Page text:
I suppose the reason I’m sharing these thoughts today is that it was really affirming to see that John Paul II, the darling of traditional Catholics, tied himself so closely in this event to a movement that prioritized stewardship of the earth. The false dichotomy between “traditional” or “conservative” Catholicism and care of the earth is a source of great grief to me; I can’t fathom why people deny climate change and resist the Church’s consistent teaching about societal responsibility to ensure environmental stewardship. But it’s especially baffling in the rural community, who would (one would think) be more in tune with the land. Yet it seems like rural areas are the center of resistance to climate action.

It was lovely to see that at least in the pope’s Iowa visit, there was no false dichotomy between “traditional” Catholicism and stewardship of the earth.

A world in peril

Context is important…Gaudium et Spes was published in 1965, during the cold war, and no doubt the bishops who wrote it, as well as Pope Paul VI, were thinking about the threat of nuclear war. But it’s interesting how much these words resonate today, isn’t it?

What Do Faith, Infertility, and Environmental Stewardship Have To Do With Each Other?

My passion for environmental stewardship was born because of infertility.

For three years, we tried to start our family and couldn’t. It was excruciating. I started metformin to treat PCO; I had surgery for endometriosis. But in the end, what allowed us to conceive was a water filter.

Yes—a water filter.

The water where we live contains alachlor, diazinon, and atrazine—herbicides and insecticides used in lawn care and agriculture. These three chemicals also suppress male fertility. We don’t drink much soda; water is our staple. We installed a PUR water filter, and four or five months later—time enough for the change to impact the male reproductive system—we were expecting.

Were there other ways we could have overcome our infertility? IVF? Most likely. But even if it weren’t against what we believed as Catholics, IVF isn’t the answer to infertility caused by lawn and agricultural chemicals in the water supply. The fix is not to have those chemicals in the water supply in the first place.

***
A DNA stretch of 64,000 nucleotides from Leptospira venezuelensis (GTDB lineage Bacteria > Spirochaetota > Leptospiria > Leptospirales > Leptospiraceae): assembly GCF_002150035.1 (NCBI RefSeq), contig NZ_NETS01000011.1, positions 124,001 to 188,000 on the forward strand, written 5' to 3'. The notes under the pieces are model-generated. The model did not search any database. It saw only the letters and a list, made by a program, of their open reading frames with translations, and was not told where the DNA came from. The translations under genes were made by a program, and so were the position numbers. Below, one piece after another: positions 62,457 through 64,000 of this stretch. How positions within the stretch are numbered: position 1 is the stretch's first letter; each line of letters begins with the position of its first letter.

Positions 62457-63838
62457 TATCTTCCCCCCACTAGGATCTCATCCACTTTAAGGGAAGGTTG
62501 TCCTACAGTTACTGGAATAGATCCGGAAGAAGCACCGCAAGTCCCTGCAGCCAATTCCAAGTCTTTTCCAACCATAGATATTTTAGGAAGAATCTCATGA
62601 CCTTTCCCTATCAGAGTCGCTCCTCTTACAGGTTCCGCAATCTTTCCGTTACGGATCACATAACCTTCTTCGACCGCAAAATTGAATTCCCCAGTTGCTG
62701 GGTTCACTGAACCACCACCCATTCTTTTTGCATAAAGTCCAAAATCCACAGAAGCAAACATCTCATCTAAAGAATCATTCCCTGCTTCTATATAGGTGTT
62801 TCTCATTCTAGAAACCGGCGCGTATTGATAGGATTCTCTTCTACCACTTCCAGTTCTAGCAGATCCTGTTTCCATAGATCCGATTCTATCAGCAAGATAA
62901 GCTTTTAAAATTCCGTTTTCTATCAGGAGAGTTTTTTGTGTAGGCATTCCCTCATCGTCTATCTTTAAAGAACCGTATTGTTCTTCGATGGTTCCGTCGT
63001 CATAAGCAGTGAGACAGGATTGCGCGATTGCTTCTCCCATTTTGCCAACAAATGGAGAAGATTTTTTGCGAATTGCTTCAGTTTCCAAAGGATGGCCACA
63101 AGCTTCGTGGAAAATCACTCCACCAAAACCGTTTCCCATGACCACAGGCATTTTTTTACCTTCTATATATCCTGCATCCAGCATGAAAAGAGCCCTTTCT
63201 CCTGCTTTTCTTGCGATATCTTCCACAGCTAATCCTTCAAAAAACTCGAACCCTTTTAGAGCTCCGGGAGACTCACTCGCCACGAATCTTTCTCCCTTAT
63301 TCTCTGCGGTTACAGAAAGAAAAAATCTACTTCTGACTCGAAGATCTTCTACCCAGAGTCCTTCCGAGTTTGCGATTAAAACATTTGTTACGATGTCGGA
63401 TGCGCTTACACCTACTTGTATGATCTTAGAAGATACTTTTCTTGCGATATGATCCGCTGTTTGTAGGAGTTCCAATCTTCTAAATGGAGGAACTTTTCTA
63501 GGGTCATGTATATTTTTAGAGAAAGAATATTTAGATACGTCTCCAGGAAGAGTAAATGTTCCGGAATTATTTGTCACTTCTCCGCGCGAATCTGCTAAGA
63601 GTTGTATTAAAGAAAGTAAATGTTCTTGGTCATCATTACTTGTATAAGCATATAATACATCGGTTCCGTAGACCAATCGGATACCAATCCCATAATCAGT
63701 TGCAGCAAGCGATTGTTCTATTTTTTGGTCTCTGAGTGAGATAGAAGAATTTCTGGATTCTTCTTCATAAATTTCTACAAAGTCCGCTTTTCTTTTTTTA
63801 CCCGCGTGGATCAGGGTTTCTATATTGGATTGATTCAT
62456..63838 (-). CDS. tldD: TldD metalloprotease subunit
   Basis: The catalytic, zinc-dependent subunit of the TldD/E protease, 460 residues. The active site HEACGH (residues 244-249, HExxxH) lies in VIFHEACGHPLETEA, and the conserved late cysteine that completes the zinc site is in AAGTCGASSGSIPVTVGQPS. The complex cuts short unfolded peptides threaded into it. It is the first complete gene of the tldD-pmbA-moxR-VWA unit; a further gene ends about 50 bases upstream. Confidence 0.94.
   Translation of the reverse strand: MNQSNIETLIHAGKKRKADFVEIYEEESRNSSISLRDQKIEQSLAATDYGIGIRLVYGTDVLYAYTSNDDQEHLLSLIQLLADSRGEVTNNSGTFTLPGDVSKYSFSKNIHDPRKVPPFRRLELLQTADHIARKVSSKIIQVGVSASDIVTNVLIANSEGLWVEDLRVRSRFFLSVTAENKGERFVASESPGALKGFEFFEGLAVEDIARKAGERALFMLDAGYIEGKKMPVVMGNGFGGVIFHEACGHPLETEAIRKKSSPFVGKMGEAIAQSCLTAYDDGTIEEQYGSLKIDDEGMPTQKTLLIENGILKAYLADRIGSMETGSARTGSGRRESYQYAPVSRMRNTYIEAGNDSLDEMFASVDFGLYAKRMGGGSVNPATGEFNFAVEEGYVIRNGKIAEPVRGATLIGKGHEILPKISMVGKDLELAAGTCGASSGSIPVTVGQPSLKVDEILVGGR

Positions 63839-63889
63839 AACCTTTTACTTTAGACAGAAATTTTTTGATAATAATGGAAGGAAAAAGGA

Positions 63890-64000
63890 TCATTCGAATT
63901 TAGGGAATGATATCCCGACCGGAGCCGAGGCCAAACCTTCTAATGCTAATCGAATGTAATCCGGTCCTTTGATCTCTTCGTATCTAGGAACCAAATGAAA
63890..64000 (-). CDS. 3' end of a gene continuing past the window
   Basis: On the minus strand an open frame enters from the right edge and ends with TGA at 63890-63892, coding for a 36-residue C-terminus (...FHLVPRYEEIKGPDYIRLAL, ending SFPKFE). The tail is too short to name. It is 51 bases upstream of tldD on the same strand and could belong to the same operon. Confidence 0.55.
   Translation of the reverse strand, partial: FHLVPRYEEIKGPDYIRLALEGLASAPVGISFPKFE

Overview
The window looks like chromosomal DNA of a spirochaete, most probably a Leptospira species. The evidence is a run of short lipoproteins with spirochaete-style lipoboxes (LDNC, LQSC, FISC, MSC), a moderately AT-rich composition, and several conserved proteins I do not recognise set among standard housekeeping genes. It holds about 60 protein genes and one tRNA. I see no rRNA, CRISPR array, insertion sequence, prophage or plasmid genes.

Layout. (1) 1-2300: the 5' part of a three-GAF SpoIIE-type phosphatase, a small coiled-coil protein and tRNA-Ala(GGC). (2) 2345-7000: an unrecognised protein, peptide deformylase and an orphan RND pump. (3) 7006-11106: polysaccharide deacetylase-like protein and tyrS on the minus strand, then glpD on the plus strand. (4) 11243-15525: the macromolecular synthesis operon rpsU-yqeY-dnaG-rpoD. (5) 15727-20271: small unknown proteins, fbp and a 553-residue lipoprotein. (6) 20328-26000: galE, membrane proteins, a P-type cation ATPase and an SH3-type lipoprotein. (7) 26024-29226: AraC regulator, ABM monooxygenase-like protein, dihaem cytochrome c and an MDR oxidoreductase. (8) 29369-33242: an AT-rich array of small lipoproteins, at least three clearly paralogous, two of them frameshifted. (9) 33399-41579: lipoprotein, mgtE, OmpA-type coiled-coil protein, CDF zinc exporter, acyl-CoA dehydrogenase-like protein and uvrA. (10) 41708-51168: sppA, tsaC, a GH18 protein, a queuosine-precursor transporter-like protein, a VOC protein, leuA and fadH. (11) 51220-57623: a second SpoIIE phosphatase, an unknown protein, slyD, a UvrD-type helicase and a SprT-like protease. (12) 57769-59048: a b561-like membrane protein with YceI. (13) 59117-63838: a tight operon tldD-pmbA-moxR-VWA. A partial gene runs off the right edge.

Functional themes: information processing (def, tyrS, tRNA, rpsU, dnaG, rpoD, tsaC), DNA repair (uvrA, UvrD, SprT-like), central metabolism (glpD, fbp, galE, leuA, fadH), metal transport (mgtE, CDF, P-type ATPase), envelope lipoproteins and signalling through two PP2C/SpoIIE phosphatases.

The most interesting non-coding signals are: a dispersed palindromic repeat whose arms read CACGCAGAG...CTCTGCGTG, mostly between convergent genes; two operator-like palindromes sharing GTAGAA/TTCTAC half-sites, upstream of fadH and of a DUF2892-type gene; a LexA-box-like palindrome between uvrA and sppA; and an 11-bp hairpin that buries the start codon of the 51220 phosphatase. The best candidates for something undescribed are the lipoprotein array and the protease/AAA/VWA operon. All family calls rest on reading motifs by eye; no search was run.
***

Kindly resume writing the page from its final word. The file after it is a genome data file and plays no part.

My husband and I are big believers in NFP, because we have experienced firsthand what the use of chemicals by human beings can do to the natural environment. To us, Church teaching on birth control simply makes sense. Working in conjunction with the way God made us is a best practice for living. It puts us more in harmony with God’s creation. With how God made us. Self-knowledge, better marital communication—all these are real benefits, but the basic truth is that planning our family through NFP allows us to live as God made us, without harming ourselves or the world around us.

For me, it’s no leap to generalize the lesson to a million other questions of environmental stewardship. Nothing exists in a vacuum. Ecosystems work because all the pieces are in place. God designed them to work in a particular way. If one species goes extinct, it upsets the balance; the ripples go out from there. I was mocked a few months ago by a supporter of the border wall for sharing a link outlining the negative impact on migrating species. It was a reminder that we have an unfortunate tendency as human beings to compartmentalize rather than recognize how all things exert a push and pull on each other.

Here’s my favorite example of this ripple effect:

Just one species, long absent because humans had tried to eliminate them, made all that difference.